In 1739 an astonishing expansion of revival was seen in England. On the evening of January 1st the Wesleys and Whitefield (recently back from America) and four others from their former Holy Club at Oxford University, along with 60 others, met in London for prayer and a love feast. The Spirit of God moved powerfully upon them all. Many fell down, overwhelmed. The meeting went all night and they realised they had been empowered in a fresh visitation from God. This Pentecost on New Year’s Day launched what was known later as The Great Awakening. Revival spread rapidly. In February 1739 Whitefield started preaching to the Kingswood coal miners in the open fields near Bristol because many Churches opposed him, accusing him and other evangelicals of ‘enthusiasm’. In February about 200 attended. By March 20,000 attended. Whitefield invited Wesley to take over then and so in April Wesley reluctantly began his famous open-air preaching, which continued for 50 years. He described that first weekend in his Journal:
Saturday, 31st March – In the evening I reached Bristol, and met Mr Whitefield. I could scarce reconcile myself at first to this strange way of preaching in the fields, of which he set me an example on Sunday; having been all my life (till very lately) so tenacious of every point relating to decency and order, that I should have thought the saving of souls almost a sin if it had not been done in a church.
Sunday, 1st April – In the evening, I begun expounding our Lord’s Sermon on the Mount (one pretty remarkable precedent of field preaching) to a little society in Nicholas Street.
Monday, 2 April – At four in the afternoon I submitted to be more vile, and proclaimed in the highways the glad tidings of salvation, speaking from a little eminence in a ground adjoining to the city, to almost three thousand people. The scripture on which I spoke was “The Spirit of the Lord is upon me, because he has anointed me to preach the gospel to the poor.”
Sometimes strange manifestations accompanied revival preaching. Wesley wrote in his Journal on 26th April 1739 that during his preaching at Newgate, Bristol, “One, then another, and another sunk to the earth; they dropped on every side as thunderstruck.” He returned to London in June reporting on the amazing move of God’s Spirit with many conversions and many people falling prostrate, a phenomenon he never encouraged. Features of this revival were enthusiastic singing, powerful preaching and the gathering of converts into small societies called weekly Class Meetings. Initially, leaders such as George Whitefield criticized some manifestations in Wesley’s meetings, but this changed. Wesley wrote in his journal on 7 July 1739:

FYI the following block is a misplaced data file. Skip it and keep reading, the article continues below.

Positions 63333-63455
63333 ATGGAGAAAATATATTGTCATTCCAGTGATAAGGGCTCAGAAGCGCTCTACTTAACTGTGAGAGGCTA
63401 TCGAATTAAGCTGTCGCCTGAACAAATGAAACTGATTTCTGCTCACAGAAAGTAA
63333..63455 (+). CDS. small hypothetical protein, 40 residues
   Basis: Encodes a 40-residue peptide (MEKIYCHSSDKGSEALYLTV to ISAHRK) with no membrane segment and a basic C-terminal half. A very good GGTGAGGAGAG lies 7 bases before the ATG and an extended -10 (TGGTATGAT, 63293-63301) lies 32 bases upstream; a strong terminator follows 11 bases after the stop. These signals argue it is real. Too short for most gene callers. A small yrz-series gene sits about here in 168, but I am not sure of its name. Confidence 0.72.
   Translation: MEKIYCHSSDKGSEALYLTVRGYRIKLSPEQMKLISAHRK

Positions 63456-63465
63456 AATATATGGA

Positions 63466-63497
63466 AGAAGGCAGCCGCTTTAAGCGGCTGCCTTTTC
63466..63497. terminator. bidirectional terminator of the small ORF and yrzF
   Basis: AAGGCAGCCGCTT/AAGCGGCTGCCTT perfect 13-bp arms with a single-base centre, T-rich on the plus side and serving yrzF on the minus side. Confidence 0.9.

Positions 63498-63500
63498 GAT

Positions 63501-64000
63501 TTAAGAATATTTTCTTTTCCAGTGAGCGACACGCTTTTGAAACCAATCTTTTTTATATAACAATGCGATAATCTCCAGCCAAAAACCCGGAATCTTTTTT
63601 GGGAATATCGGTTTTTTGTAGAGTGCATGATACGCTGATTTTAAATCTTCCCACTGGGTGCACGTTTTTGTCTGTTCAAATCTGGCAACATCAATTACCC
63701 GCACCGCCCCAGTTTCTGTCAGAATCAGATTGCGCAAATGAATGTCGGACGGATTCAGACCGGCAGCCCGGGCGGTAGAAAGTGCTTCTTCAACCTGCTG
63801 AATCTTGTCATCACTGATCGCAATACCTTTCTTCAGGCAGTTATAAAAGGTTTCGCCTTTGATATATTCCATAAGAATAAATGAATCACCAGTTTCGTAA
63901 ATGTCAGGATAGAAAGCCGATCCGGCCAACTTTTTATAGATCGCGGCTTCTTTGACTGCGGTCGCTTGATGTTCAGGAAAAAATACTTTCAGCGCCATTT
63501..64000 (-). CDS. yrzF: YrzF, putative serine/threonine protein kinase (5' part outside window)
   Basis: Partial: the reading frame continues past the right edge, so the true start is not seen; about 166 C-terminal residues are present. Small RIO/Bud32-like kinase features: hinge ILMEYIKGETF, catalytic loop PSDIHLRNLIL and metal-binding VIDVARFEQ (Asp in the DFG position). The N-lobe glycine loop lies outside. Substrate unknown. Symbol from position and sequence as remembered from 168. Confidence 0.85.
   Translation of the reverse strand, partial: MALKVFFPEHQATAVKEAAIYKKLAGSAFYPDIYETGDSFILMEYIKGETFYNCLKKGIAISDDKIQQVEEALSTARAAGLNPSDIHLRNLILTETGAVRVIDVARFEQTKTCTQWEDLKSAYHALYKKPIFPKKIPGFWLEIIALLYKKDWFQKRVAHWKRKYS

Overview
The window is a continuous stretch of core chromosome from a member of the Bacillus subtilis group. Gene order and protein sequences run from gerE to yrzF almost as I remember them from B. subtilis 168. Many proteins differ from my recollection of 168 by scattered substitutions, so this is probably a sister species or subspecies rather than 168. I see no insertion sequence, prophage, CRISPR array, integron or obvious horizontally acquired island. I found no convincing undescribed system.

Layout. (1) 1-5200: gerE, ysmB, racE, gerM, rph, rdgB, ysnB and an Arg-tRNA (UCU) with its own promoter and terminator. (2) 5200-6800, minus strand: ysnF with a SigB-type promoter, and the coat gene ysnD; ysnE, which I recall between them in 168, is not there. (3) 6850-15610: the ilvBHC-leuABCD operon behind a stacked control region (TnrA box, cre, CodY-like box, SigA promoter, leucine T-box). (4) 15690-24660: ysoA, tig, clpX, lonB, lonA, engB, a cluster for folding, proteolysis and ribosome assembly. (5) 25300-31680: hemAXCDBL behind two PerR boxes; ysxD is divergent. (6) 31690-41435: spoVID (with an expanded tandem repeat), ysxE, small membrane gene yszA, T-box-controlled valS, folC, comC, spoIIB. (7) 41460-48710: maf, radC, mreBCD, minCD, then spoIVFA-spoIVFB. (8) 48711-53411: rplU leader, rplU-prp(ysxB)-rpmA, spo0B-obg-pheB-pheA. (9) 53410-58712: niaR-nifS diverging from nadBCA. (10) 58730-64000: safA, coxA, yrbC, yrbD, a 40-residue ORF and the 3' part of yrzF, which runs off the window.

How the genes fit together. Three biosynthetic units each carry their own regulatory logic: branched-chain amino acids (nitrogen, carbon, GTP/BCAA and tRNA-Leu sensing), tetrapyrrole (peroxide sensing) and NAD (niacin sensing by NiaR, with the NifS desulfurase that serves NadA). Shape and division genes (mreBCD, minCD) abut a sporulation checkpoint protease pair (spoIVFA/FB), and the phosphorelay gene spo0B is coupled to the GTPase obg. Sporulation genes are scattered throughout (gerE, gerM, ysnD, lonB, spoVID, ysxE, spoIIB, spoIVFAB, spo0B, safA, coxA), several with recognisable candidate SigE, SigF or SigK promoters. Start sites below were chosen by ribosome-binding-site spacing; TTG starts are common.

“I had opportunity to talk with Mr Whitefield about those outward signs which had so often accompanied the inward work of God. I found his objections were chiefly grounded on gross misrepresentations of matter of fact. But the next day he had opportunity of informing himself better: for no sooner had he begun (in the application of his sermon) to invite all sinners to believe in Christ, than four persons sank down, close to him, almost at the same moment. One of them lay without either sense or motion; a second trembled exceedingly; the third had strong convulsions all over his body, but made no noise, unless by groans; the fourth, equally convulsed, called upon God, with strong cried and tears. From this time, I trust, we shall all suffer God to carry on His own work in the way that pleases Him.”
Revival also caught fire in Scotland. After returning again from America in 1741, Whitefield visited Glasgow. Two ministers in villages nearby invited him to return in 1742 because revival had already begun in their area. Conversions and prayer groups multiplied rapidly. Whitefield preached there at Cambuslang about four miles from Glasgow. The opening meetings on a Sunday saw great crowds on the hillside gripped with conviction, repentance and weeping more than he had seen elsewhere. The word spread quickly and the following weekend 20,000 people gathered on the Saturday and up to 50,000 on the Sunday for the quarterly communion. The visit was charged with the power and the presence of God to such a degree which even amazed Whitefield.
So why is this journey down memory lane relevant and important to us today? Well first of all, it’s relevant because Jesus Christ is the same yesterday, today and forever. Therefore, if He could pour out His spirit upon preachers and Church communities and whole nations like He did back in the 18th Century revivals, He can do exactly the same today. These were not cultural phenomena, locked in time and space – these were outpourings from God in response to the prayers and yearning of His people. So if God could move in power like He did back then, He could do it again today – right here in our Church and in our community. It’s also important that we revisit these mighty moves of God’s Spirit so our faith might be boosted and our desire for revival and transformation in our lives, our Church and our communities would become our highest priority and our deepest desire.
So let’s rejoice and celebrate all the mighty moves of God throughout history but let’s also affirm and accept that God’s desire for renewal, revival and community-wide transformation never changes with the passing of time or the evolution cultures. The mission of Christ is the same today as it was when Jesus said to His disciples in the upper room, “As the Father has sent me, so I am sending you.” Then He breathed on them and said, “Receive the Holy Spirit.” Jesus is among us right now saying exactly the same thing today.
Will we heed His call? Will we embrace His mission? Will we pray for and welcome a fresh and powerful impartation of His empowering Spirit among us? All of heaven is awaiting our reply . . .